Letter: A failure to invest in N.H. kids

Published: 1/30/2018 12:01:29 AM
A failure to invest in N.H. kids

Following the Monitor’s expose of the crisis at the N.H. Division for Children, Youth and Families, DCYF’s new director, Joe Ribsam, was interviewed on NHPR’s The Exchange.

With many references and comparisons to the N.J. agency where he previously worked, he barely acknowledged the fundamental problem we face here. In the midst of soaring needs and increasing case loads, he managed to characterize a $30,000 salary for social workers caring for N.H. children as a living wage. A family in N.H. needs more than double that to meet basic needs.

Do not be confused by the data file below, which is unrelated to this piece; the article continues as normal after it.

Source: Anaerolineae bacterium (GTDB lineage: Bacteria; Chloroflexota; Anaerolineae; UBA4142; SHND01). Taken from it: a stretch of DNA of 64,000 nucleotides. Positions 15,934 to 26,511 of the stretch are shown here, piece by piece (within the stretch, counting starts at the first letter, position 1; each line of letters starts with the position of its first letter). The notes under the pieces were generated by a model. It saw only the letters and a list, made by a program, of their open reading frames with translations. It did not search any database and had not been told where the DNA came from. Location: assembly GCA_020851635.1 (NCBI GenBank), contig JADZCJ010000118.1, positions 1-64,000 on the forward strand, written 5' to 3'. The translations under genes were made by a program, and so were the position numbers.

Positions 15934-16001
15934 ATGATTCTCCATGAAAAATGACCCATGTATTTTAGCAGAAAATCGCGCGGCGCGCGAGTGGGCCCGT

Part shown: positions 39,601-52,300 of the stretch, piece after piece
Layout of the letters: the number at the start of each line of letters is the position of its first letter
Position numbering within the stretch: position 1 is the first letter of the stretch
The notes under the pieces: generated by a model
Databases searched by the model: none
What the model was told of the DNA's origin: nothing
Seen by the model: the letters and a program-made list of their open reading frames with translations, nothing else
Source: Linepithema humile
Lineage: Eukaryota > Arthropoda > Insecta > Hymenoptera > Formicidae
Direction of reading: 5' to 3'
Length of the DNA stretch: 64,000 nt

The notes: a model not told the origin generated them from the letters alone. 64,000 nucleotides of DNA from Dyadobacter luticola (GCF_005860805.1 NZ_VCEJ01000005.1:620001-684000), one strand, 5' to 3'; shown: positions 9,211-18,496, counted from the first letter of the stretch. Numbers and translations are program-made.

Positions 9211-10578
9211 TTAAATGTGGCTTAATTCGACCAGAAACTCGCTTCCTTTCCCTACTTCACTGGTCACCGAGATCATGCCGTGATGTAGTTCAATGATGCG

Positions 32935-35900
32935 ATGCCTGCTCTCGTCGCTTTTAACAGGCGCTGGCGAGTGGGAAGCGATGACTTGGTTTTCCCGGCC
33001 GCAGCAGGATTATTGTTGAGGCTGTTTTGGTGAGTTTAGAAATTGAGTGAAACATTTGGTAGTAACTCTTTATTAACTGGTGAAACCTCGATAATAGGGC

According to Ribsam, good social workers “don’t do this work for the money.” Young professionals who are educated and interested in working in public service cannot afford to work as volunteers. It is insulting to them and to the families they serve to have a state strategy that relies on underpaid, overloaded professionals who cannot care for their own families on poverty wages.

Failure to fund DCYF at the same time that we underfund mental health services, education and opioid treatment programs guarantees tragic outcomes ahead for N.H. children.

Our governor, Chris Sununu, is leading a party marching our state down a familiar misguided path of tax giveaways to the wealthy and the belief that someone else will volunteer to take care of the very people he is supposed to serve.

Based on this flawed leadership, the Monitor should prepare for another series coming soon with shocking headlines describing the preventable neglect, abuse and deaths of children that will be the direct result of these failures.

MARCY CHONG

Lebanon




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